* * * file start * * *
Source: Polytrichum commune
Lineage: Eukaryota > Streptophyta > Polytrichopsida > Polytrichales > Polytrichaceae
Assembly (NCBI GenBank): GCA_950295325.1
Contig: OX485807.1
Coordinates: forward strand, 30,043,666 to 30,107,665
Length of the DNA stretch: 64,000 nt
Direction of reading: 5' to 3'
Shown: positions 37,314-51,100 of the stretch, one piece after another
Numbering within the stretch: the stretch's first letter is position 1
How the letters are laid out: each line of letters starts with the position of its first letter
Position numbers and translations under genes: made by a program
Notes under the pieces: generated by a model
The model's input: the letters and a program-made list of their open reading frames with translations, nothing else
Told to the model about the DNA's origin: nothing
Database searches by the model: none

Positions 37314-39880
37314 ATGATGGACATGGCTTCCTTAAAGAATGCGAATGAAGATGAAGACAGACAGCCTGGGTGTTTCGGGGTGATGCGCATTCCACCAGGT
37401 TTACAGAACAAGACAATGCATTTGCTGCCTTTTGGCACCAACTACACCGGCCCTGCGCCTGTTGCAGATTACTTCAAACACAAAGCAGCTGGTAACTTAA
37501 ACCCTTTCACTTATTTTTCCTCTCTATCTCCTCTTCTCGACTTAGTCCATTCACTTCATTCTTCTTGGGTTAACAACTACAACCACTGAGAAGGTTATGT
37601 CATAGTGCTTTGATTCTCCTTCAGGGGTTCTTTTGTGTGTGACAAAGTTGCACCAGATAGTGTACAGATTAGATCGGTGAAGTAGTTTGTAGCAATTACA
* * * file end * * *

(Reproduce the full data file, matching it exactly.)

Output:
Source: Polytrichum commune
Lineage: Eukaryota > Streptophyta > Polytrichopsida > Polytrichales > Polytrichaceae
Assembly (NCBI GenBank): GCA_950295325.1
Contig: OX485807.1
Coordinates: forward strand, 30,043,666 to 30,107,665
Length of the DNA stretch: 64,000 nt
Direction of reading: 5' to 3'
Shown: positions 37,314-51,100 of the stretch, one piece after another
Numbering within the stretch: the stretch's first letter is position 1
How the letters are laid out: each line of letters starts with the position of its first letter
Position numbers and translations under genes: made by a program
Notes under the pieces: generated by a model
The model's input: the letters and a program-made list of their open reading frames with translations, nothing else
Told to the model about the DNA's origin: nothing
Database searches by the model: none

Positions 37314-39880
37314 ATGATGGACATGGCTTCCTTAAAGAATGCGAATGAAGATGAAGACAGACAGCCTGGGTGTTTCGGGGTGATGCGCATTCCACCAGGT
37401 TTACAGAACAAGACAATGCATTTGCTGCCTTTTGGCACCAACTACACCGGCCCTGCGCCTGTTGCAGATTACTTCAAACACAAAGCAGCTGGTAACTTAA
37501 ACCCTTTCACTTATTTTTCCTCTCTATCTCCTCTTCTCGACTTAGTCCATTCACTTCATTCTTCTTGGGTTAACAACTACAACCACTGAGAAGGTTATGT
37601 CATAGTGCTTTGATTCTCCTTCAGGGGTTCTTTTGTGTGTGACAAAGTTGCACCAGATAGTGTACAGATTAGATCGGTGAAGTAGTTTGTAGCAATTACA